From Altamura center follow Via Gravina, which becomes SP238, to the south, signposted Corato. After 13 km on the left side, parking lot with outlook.
|Dimension:||L=530 m, W=400 m, VR=100 m, VRmin=90 m, Ar=280,000 m², V=15.0 M m³.|
|Guided tours:||self guided|
F. Virgilio (1900):
Geomorfogenia della provincia di Bari
Terra di Bari (in Italian). Trani: Vecchi. 3.
Carmelo Colamonico (1917): Il pulicchio di Gravina Rivista geografica italiana (in Italian). Udine (XXIV).
|Address:||Pulicchio di Gravina, SP238, 70024 Gravina di Puglia BA.|
|As far as we know this information was accurate when it was published (see years in brackets), but may have changed since then.
Please check rates and details directly with the companies in question if you need more recent info.
|1900||mentioned by F. Virgilio.|
|1917||first thorough scientific study by Carmelo Colamonico.|
The Pulicchio di Gravina is located at the local road SP238 between Altamura and Corato. There is a parking lot at the road with an outlook, which is easy to miss as the signs are simply white. It seems they had a flaw and the colour is gone, bleached by the sun or washed away by the rain. Nevertheless, it is a parking lot 13 km from Altamura and 28 km from Corato, and if you look for it, you will not miss it. There is also a single lane gravel road along the rim, so if you want, you can make a half hour 1.7 km easy hike around the doline.
This doline is less impressive than nearby Pulo di Altamura, as the ground is covered by a forest, which makes it difficult to see the exact form of the doline. The forest is artificial, the pine trees were planted in the 1950s because the inside of the depression is suitable for trees. On the other hand the steep walls make farming inside the doline difficult. We are not sure how they planned to get the wood out of the doline, probably by pulling them on ropes. While the forest is not good for the geotope, it is quite helpful for the plants and animals in the depression, which are quite exceptional. The site is listed for various rare plants.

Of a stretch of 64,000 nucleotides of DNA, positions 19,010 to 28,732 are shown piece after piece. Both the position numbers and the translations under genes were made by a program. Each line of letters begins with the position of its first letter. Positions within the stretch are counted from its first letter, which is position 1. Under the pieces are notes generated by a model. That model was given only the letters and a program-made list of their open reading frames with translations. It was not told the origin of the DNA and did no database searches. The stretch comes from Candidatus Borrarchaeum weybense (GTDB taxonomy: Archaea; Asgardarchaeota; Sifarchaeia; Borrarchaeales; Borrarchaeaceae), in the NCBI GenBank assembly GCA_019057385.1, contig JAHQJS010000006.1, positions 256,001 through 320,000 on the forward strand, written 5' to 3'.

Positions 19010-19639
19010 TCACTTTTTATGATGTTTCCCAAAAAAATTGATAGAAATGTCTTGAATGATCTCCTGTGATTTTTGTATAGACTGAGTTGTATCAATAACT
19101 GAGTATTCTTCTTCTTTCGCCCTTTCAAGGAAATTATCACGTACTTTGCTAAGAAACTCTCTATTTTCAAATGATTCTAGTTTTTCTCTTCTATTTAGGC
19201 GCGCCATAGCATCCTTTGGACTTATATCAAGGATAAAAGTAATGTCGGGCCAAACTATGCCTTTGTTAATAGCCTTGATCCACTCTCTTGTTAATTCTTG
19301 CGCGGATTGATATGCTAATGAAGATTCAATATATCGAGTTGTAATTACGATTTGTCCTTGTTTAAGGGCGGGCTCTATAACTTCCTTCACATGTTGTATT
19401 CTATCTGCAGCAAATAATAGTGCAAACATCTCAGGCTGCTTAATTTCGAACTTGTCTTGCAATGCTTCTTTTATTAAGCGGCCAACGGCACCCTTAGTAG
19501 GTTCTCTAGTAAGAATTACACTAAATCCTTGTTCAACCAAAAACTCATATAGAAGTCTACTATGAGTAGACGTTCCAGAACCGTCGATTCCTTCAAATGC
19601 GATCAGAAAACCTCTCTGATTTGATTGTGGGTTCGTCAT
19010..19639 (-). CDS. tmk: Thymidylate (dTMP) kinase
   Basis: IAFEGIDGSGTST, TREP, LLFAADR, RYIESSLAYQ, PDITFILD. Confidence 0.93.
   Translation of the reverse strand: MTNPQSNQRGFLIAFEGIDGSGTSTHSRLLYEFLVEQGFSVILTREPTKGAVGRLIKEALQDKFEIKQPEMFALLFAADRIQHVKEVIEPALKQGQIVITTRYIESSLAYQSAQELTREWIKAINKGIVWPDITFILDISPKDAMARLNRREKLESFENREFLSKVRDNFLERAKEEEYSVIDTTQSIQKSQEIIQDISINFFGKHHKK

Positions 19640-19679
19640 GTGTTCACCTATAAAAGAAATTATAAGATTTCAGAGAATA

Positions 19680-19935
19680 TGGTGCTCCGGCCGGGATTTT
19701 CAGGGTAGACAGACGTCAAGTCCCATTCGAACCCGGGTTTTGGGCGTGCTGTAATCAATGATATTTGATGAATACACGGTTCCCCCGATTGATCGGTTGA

This place was long overlooked by science, the doline was first actually mentioned in 1910 by F. Virgilio. He calls it pulicchio and guesses it's a result of subsidence which occurred due to "underground water erosion", which was proven by the absence of rock masses at the bottom of the doline. This is, while not completely wrong, a rather simplistic description. Carmelo Colamonico refuted F. Virgilio's theory in 1917, by pointing out that the absence of rock masses at the bottom of the sinkhole instead proves that the origin is due to "superficial erosion". Actually both theories are somewhat strange. A doline is a result of the dissolution of soluble limestone by water. Collapse dolines are a result of a cave or numerous caves which collapse. Solutional dolines are the result of rainwater entering the limestone through cracks widening the cracks and also dissolving the limestone downwards from the surface. In reality both processes happen in general at the same time, the lack of rock masses does not explain anything, and this discussion has not been solved until today.
In many cases its quite simple to determine if a doline is a collapse doline. It has steep walls and often there is a cave at the bottom, speleothems on the walls, or a huge pile of debris. However, there are dolines which were formed by a combination of both processes, and dolines where it is quite difficult to determine which process formed it. That's actually the main reason why two different things have the same name, both are dolines, because that's what you can easily see.
There have been rather recent researches with quite logical theories about its formation. It may have formed by multiple collapses and disintegration of a network of small caves or by paleokarst dissolution. But they still lack the final proof, which would require something like drilling inside the doline to examine the underground. This is quite expensive, and as most people do not care about this question, there is no funding.